“Trans women pose no threat to cis women”, you said.

[This was a letter to Rebecca Solnit, originally hosted on the platform Letter (soon closing). Rebecca declined the invitation to reply].

Letter 1 | Holly Lawford-Smith | 12th August 2020

Dear Rebecca,

I read your piece in The Guardian on Monday. Initially I didn’t think it would be relevant to me, given that you addressed it to ‘ladies who are fearful and hostile to trans women’, and I am neither. But there was so much in it that I disagreed with, that I ended up finding it relevant enough to want to write to you about it.

I thought it was interesting that you talked about transphobia exploding ‘in the American right and the British whatever’. I suppose it was too hard to say the British left, and admit for all to see that this is not, in fact, a left/right issue, but is a feminist issue, one about which there is heated, yet reasonable, disagreement.

You asserted very confidently in your piece that ‘trans women do not pose a threat to cis-gender women, and feminism is a subcategory of human rights advocacy, which means, sorry, you can’t be a feminist if you’re not for everyone’s human rights, notably other women’s rights’.

I’m not one of those feminists who thinks that feminism is for everybody; but that’s the least interesting of what there is to object to in your statement. More interesting is that you beg the question against your feminist opponents by assuming that transwomen are women, and that you make an empirical claim for which there is no evidence.

I agree that to be a feminist you must be for all women’s rights. But exactly what is at issue between yourself and many of those ‘people – many of whom are supposed to be feminists’ you are arguing with is whether ‘women’ are the class of female people, or the class of people who say they identify as women. If it’s the former, then to be for women’s rights does not require being for transwomen’s rights (although every radical feminist I know is for transwomen’s rights – their rights to be protected from harassment and discrimination as trans people).

In support of your claim that ‘trans women do not pose a threat to cis-gender women’ you offer up the statement that ‘the major threat to women, straight or not, cis- or not, always was and still is straight men and patriarchy’. This doesn’t exactly help you, though, given that a great many transwomen are straight (and I mean this in the traditional sense, relative to their actual sex, not the homophobic nonsense sense, relative to people’s ‘genders’ understood as gender identities). This means they’re still very much in the group that we know perpetrates male violence against women and girls.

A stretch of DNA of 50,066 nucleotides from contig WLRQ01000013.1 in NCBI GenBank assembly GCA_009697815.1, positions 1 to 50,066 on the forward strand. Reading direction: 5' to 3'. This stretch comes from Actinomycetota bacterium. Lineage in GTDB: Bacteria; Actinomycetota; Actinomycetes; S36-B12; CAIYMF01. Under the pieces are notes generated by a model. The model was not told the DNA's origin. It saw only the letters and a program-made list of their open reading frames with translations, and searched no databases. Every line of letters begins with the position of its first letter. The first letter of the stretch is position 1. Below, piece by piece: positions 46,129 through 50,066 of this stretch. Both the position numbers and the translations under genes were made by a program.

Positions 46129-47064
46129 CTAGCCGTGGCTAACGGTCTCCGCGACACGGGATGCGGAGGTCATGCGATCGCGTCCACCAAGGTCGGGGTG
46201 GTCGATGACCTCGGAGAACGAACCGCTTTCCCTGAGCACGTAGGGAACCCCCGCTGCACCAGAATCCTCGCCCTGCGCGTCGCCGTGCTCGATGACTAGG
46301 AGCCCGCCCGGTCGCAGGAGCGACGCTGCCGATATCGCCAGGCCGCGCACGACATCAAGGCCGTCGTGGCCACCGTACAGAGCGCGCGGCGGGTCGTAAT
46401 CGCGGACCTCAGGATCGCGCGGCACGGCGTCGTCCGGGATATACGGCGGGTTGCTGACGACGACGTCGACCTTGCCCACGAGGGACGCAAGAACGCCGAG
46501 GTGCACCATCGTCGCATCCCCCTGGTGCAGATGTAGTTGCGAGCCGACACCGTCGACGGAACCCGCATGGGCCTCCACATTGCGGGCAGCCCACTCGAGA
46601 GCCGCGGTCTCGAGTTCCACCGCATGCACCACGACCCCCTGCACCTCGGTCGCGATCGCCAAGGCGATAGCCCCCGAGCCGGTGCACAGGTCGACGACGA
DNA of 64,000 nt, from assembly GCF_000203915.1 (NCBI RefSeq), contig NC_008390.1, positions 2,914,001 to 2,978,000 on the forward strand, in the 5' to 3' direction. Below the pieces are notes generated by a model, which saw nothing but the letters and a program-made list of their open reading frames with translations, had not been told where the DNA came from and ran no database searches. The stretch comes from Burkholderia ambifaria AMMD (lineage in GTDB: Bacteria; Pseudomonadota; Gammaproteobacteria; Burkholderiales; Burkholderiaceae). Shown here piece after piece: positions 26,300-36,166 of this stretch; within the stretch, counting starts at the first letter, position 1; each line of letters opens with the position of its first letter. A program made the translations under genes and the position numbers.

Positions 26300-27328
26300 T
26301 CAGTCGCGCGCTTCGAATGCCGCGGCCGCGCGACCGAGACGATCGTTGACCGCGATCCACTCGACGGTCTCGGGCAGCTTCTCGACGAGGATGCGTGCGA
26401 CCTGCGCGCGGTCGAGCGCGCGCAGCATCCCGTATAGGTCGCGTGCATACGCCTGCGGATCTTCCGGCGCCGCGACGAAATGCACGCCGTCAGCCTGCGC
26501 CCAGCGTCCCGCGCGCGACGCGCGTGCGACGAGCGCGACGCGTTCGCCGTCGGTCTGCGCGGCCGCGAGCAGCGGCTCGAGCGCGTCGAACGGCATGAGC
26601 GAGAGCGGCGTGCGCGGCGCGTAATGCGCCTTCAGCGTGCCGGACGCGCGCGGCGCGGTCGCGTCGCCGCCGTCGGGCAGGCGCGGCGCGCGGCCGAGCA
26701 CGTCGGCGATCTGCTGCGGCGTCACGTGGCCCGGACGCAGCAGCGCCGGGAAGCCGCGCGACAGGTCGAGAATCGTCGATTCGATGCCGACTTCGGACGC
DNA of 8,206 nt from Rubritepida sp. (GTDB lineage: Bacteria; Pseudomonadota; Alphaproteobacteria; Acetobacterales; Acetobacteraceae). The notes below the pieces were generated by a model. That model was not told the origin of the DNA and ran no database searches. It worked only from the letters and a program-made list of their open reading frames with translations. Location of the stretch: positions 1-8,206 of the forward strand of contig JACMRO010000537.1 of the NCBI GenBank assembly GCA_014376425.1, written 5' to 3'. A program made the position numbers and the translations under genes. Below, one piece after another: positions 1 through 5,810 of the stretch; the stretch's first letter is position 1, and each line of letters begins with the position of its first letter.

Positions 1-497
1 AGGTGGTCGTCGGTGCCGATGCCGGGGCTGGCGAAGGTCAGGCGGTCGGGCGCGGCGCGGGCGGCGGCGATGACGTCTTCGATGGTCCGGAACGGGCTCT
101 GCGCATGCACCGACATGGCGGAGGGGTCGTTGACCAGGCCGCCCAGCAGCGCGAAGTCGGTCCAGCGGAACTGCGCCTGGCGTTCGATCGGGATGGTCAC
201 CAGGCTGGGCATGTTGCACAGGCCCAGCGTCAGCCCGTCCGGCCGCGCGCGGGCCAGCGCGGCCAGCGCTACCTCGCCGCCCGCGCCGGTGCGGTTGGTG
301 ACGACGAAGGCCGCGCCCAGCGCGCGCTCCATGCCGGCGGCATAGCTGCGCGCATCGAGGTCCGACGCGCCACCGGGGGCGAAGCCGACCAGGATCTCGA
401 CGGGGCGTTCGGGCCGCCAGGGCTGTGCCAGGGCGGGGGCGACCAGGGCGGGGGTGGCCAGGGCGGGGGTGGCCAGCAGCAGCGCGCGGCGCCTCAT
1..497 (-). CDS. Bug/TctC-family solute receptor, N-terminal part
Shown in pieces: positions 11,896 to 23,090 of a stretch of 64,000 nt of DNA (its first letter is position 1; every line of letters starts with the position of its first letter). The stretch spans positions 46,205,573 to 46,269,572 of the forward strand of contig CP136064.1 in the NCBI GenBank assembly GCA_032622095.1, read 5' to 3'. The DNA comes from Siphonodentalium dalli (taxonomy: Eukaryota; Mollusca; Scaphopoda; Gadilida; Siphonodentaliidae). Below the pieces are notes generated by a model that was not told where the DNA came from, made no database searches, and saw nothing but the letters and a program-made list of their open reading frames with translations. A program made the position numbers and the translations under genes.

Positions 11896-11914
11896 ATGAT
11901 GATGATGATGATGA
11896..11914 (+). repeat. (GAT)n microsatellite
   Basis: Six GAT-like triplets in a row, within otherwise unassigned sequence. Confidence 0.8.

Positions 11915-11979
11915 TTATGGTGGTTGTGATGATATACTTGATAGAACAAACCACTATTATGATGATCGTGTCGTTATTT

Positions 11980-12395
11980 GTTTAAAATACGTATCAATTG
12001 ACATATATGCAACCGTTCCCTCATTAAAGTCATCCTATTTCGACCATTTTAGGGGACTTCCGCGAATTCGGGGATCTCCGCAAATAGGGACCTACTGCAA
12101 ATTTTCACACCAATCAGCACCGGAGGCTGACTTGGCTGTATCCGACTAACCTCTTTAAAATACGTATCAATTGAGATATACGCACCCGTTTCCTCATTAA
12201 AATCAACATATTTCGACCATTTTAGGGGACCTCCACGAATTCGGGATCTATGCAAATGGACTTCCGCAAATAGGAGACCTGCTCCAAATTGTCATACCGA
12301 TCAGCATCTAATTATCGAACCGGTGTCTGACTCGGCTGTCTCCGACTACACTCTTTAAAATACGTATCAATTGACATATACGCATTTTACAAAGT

You do seem to recognize the amount of male violence against women and girls that goes on all around the world, but you characterise that as the violence of ‘straight cis-gender men’. At least this actually supports your claim that transwomen pose no threat to women. (I’ll call the latter ‘women’ rather than ‘cis-gender women’, because I think most women are not comfortable with patriarchal expectations of femininity). But what’s your evidence for restricting the class of violent men to only those who are straight and ‘cis-gender’?

It seems to be a mere stipulation. I wonder what it would take for you realize it is unwarranted. Would some examples of transwomen’s violence against women help? There’s Karen White, the transwoman inmate housed in a woman’s prison who then sexually assaulted two inmates. There’s Kristoffer Johansson, the Swedish transwoman who went to jail for murdering and mutilating his girlfriend. There’s Evie Amati, the Australian transwoman who struck two people – one man and one woman – in the head with an axe. There’s Michael Williams, who raped and murdered a 13 year-old girl, and now identifies as a woman and is awaiting transfer to a women’s prison in Canada. There’s Ashley Winter, the New Zealand transwoman who tortured and murdered a 17 year-old girl. Those are just the examples that have made recent news headlines.

You mention that you’ve personally never heard of ‘an incident in which a trans woman or girl somehow caused unpleasantness in a women’s room’. Perhaps you didn’t read about Katie Dolatowski, the transwoman sex offender who sexually assaulted a ten year-old girl in a supermarket toilet in the UK. They put her into women-only accomodation after she was convicted, it will probably please you to hear. (It angers me.)

You say it’s a ‘sad waste of time to focus on imaginary maybe presumably it-could-theoretically-happen violence’. But these examples weren’t imaginary, they were real, they happened to real women and girls. Perhaps you’ll brush these examples away as rare exceptions. You did say, after all, that ‘every category is leaky and there are exceptions to every rule’. I’m just not sure why you think it’s men (whether they have gender identities or not) who deserve the benefit of the doubt here, when women’s safety is at issue.

You agree that there is male violence. You presumably agree that sex-segregated spaces are at least in some cases a good way to help reduce its prevalence. What I’d like to try to understand is why you feel justified in making an exception for any man who is willing to claim he identifies as a woman. Especially given that there is, in some cases, no difference between a man with a gender identity and a man without, except for that identity claim. (Both might present as male/masculine, both will have been socialised into masculinity since birth, both will have benefited from their maleness under patriarchy). (Here are three examples of such men).

I hope you will reply, and help me to understand where your confidence comes from. Dialogue has been difficult between our ‘sides’, maybe we can change that.

Yours sincerely,


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